We hope you enjoy this rush hour cupcakes recipe!
Featured Recipe From: The Butch Bakery Cookbook
Yield: 12 Cupcakes
For the Stout-Spiked Gingerbread Cupcakes:
- 2 cups cake flour
- 11/2 teaspoons baking soda
- 2 tablespoons ground ginger
- 2 teaspoons ground cinnamon
- 1/2 teaspoon ground cloves
- 3/4 teaspoon salt
- 1 cup firmly packed dark brown sugar
- 1/2 cup mild vegetable oil
- 1/2 cup unsulphured molasses
- 2 large eggs, broken into a small bowl
- 1 teaspoon pure vanilla extract
- 1/2 cup stout beer, such as Guinness, poured and settled before you measure
For the Ginger Butter Cream:
- 8 ounces (2 sticks) unsalted butter, softened
- 3 cups confectioners' sugar, sifted through a strainer
- 11/2 tablespoons heavy cream
- 3/4 teaspoon ground ginger
- 1/2 teaspoon pure vanilla extract
- Pinch salt
- Ginger Sawdust (recipe follows)
- 1/4 cup chopped crystallized ginger
For the Cupcakes:
- Place a baking rack in the center of the oven and preheat the oven to 350Â°F. Line two 6-cup jumbo-size muffin pans with liners and set aside.
- Place a strainer over a medium-size mixing bowl and sift together the cake flour, baking soda, ginger, cinnamon, cloves, and salt. Set aside.
- In another medium-size mixing bowl, whisk together the brown sugar, oil, molasses, eggs, and vanilla until creamy. Whisk in the flour mixture, combining well. In a small saucepan, heat the beer almost to boiling, and slowly add to the batter, stirring well to incorporate. The batter will be thin.
- Fill each prepared muffin cup with 1/3 cup batter, about 2/3 full. Bake, rotating the pans halfway through, until the tops are just firm to the touch and a tester inserted in the center of a cupcake comes out clean, about 23 minutes. Leave the cupcakes in the pan on a rack to cool for 5 to 10 minutes. Transfer the cupcakes to the wire rack to cool completely before frosting, about 1 hour.
For the Butter Cream:
- In a large-size mixing bowl, using an electric mixer on medium-high speed, beat the butter until light and fluffy. Scrape down the sides of the bowl, reduce the speed to medium, and add half of the confectioners' sugar, the heavy cream, ginger, vanilla, and salt, beating to incorporate.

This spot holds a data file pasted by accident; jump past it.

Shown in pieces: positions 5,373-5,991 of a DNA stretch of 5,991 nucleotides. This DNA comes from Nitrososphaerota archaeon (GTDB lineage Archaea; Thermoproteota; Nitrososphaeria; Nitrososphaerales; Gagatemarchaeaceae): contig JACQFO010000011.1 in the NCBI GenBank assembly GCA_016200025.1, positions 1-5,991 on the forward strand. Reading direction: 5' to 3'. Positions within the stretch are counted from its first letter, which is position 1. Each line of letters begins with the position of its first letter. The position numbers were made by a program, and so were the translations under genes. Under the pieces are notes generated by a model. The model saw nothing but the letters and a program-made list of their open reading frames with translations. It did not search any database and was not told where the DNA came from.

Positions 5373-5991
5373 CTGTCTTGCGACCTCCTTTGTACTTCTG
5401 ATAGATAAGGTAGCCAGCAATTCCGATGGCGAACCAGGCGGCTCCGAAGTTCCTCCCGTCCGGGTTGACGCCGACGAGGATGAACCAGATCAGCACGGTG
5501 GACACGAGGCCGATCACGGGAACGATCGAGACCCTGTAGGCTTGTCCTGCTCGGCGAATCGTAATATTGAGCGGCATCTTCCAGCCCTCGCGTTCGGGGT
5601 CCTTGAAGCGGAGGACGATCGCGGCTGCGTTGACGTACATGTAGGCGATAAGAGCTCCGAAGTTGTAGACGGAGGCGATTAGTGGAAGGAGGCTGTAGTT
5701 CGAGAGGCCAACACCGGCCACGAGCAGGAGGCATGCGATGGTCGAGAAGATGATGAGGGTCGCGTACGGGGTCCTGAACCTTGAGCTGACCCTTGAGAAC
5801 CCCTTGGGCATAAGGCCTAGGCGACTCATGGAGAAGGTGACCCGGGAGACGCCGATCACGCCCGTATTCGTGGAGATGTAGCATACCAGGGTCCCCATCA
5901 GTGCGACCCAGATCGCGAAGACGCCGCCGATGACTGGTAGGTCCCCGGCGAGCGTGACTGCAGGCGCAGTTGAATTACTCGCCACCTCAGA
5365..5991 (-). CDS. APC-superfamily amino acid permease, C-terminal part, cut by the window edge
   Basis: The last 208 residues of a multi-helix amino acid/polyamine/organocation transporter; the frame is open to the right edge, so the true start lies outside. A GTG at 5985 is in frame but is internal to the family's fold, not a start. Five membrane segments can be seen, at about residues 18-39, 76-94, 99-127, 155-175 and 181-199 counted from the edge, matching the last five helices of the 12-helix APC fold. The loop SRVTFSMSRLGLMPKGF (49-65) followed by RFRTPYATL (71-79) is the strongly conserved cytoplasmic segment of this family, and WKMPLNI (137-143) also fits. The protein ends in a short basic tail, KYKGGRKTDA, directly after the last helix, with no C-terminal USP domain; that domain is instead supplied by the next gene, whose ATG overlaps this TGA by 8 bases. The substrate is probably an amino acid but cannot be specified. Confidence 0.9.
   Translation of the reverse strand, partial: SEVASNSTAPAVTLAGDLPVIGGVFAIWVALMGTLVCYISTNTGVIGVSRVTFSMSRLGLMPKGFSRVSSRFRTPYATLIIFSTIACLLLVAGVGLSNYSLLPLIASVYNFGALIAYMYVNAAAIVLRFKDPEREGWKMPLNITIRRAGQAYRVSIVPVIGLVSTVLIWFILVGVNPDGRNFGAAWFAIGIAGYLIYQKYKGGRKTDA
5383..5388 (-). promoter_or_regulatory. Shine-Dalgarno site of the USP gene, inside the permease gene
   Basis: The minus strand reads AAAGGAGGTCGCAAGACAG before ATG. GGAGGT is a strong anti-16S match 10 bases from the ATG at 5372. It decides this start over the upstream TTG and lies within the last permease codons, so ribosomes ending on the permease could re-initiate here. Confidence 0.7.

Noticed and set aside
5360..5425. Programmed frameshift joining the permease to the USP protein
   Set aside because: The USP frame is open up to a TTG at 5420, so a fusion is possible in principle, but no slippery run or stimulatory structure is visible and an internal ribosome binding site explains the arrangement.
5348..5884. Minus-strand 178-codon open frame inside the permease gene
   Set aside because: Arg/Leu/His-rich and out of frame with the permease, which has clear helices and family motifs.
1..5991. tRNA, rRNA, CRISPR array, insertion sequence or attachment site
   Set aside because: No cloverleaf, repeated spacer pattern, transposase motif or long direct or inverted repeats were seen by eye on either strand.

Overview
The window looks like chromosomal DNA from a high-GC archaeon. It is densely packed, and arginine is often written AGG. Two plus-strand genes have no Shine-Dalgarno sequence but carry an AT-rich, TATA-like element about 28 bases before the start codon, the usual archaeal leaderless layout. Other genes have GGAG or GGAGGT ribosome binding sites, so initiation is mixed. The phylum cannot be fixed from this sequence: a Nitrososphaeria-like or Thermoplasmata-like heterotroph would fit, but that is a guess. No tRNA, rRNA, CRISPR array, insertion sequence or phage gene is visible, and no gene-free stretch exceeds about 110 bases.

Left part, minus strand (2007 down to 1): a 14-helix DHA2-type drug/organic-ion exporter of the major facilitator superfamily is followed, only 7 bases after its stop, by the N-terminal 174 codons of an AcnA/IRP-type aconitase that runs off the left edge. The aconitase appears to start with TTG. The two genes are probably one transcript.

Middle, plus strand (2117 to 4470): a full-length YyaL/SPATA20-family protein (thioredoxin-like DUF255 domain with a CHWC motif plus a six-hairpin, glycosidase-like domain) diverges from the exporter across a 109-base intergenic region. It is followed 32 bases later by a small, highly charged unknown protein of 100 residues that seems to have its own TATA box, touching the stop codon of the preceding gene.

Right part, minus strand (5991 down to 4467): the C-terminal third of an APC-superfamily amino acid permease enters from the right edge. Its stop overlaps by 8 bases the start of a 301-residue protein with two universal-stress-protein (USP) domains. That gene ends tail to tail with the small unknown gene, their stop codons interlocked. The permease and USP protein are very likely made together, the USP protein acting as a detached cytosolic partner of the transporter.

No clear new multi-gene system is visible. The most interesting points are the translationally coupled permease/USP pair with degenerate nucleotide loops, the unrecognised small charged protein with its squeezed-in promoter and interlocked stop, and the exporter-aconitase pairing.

- Add the rest of the confectioners' sugar, beating on medium-high for 2 to 3 minutes until very smooth and creamy, scraping down the sides of the bowl as needed.
- Get out that ice cream scoop (2 to 21/4 inches in diameter) and top each cupcake with frosting.
- Sprinkle the tops with 1/4 teaspoon Ginger Sawdust or 1 teaspoon chopped crystallized ginger, if desired.
Notes and variations;
Before sprinkling the tops, you can shine them up a bit by taking a butter knife (no serrated edges, please) and pushing the frosting down to about an inch high, flattening the top, and then taking the knife and making a flat 45-degree angled edge all the way around the side of the scoop of frosting.
Virgin Rush Hour:
In the gingerbread, substitute ginger ale for the stout.
In a small bowl, mix together 2 tablespoons sugar with 1/2 teaspoon ground ginger.
Mix and Match:
Rush Hour's Cake with Beer Run's Vanilla Stout Buttercream (page 81)
Rush Hour's Buttercream with Big Papi's Spiced-Up Cake (page 127)
Butch's Baking Lesson:
Here's a trick to get all of the molasses out of the measuring cup. Spray the cup with cooking spray first, and it will slide right out!
Cupcakes can be refrigerated for up to 3 days in an airtight container, or frozen for 1 month.
© 2011 David Arrick
Reprinted with permission from The Butch Bakery Cookbook, by David Arrick, with Janice Kollar (John Wiley & Sons, Inc.)